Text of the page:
Media Lead Sheet/April 9, 2001 issue (on newsstands Monday, April 2).

Apr 01, 2001, 00:00 ET from Newsweek

    COVER: 'Painkillers.  Vicodin and OxyContin: Hot Drugs That Offer Relief
 -- And Danger' (p. 44).  Part of the appeal of prescription drugs is that
 users think of them as "safe."  They're FDA approved, easy to take on the sly
 and they don't have the same stigma as illegal drugs.  General Editor Claudia
 Kalb reports that in recent years, emergency room data shows that some brand
 names of painkillers have seen dramatic spikes in abuse.  And there is no
 typical abuser: police departments say they have seen every variety, from
 teenagers to stay-at-home moms to executives.
     "How One Town Got Hooked" (p. 48).  OxyContin is by far the most powerful
 of addictive painkillers.  The drug offers pain relief three times longer than
 earlier versions, but when crushed and snorted, it's a huge, narcotic rush to
 the brain.  National Correspondent Debra Rosenberg chronicles the effect
 OxyContin has had on the tiny town of Hazard, Ky., population 5,500, where in
 the past year, local officials say, the drug has swept through the town,
 wrecking lives and destroying families.
     (Photo:  http://www.newscom.com/cgi-bin/prnh/20010331/HSSA009 )
 
     NATIONAL AFFAIRS: "Outcry Over a Killer's Story" (p. 23).  A controversial
 new book about Oklahoma City bomber Timothy McVeigh has sparked a public
 outcry, with some people saying the authors are exploiting the tragedy.  The
 two reporters who wrote the book tell Senior Writer Tom Morganthau that the
 book was never meant "to hurt people in Oklahoma City." Newsweek exclusively
 excerpts the book in the current issue.
     "A Beltway Bungee Jump" (p. 30).  After a key test vote last week on
 campaign finance reform, leading man Sen. John McCain of Arizona was feeling
 superstitious.  "I won't pop any corks until I'm standing in the Rose Garden,"
 he tells Senior Editor Jonathan Alter, who details the final showdown leading
 up to this week's pivotal vote in the Senate on the controversial bill.
 
     INTERNATIONAL: "In Milosevic's Wake" (p. 32).  After the 10-year reign of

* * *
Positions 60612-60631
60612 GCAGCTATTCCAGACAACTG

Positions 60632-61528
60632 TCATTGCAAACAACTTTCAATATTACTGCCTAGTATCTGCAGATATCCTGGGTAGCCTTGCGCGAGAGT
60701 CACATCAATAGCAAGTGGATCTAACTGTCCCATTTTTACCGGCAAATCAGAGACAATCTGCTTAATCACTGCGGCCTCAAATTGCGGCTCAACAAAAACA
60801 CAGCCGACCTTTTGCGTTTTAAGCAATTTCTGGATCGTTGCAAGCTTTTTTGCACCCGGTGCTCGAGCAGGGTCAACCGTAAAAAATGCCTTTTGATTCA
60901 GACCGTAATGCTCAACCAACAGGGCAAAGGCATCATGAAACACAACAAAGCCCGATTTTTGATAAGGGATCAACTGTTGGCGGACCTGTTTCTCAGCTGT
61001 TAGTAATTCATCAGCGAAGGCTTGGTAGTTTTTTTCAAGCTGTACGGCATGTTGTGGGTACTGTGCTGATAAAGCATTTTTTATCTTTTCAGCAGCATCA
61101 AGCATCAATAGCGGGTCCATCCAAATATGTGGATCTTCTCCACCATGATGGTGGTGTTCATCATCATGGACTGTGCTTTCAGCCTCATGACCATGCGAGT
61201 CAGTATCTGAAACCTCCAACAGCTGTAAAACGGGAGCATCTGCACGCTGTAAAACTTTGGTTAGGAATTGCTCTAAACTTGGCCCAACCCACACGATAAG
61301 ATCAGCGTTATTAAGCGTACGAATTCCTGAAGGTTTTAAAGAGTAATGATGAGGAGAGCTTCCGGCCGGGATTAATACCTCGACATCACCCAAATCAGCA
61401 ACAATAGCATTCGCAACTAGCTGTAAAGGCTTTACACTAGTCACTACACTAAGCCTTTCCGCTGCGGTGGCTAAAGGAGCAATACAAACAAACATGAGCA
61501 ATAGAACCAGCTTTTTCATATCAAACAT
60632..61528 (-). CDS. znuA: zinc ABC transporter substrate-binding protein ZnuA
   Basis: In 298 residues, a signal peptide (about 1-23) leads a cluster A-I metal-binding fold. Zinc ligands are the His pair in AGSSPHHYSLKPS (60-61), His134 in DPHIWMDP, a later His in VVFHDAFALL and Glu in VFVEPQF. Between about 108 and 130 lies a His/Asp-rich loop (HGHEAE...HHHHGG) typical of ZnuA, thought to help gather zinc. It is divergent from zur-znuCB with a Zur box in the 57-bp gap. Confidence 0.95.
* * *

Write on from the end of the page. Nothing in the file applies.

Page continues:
the man known as "the butcher of the Balkans," Slobodan Milosevic's legacy is
 vast and appalling: a quarter of a million dead in Bosnia alone and more than
 3 million refugees.  Correspondent-at-Large Rod Nordland reports on the tense
 weekend showdown that ended with Milosevic's arrest, bringing him one step
 closer to the justice he deserves.
     "'It's Out of Control'" (p. 35).  Egyptian President Hosni Mubarak tells
 Contributing Editor Lally Weymouth in an exclusive interview that he is
 "working with the Americans to find a way to resume negotiations" between the
 Israelis and the Palestinians, as violence rages there daily. "I am
 encouraging [Palestinian leader Yasir] Arafat to continue negotiations,"
 Mubarak says, adding that Arafat can "stop some" of the violence, "but it is
 out of control."
 
     BUSINESS: "Bedtime for Bezos?" (p. 36).  Amazon.com CEO Jeff Bezos tells
 Technology Correspondents Steven Levy and Brad Stone that the company will
 turn what he calls "pro forma operating" profit by the fourth quarter of this
 year and he wants to assure his 30 million customers that he's not running out
 of money.  "The stock is not the business," he says, adding that,  "The
 business is in better shape than it has ever been," he adds, claiming that
 profit will come simply by better execution.
     "An Amazonian Survival Strategy" (p. 40).  Wall Street Editor Allan Sloan
 crunches Amazon's numbers and writes that the company's road to profitability
 may not be so easy.  "By my math, which Amazon doesn't seriously dispute, it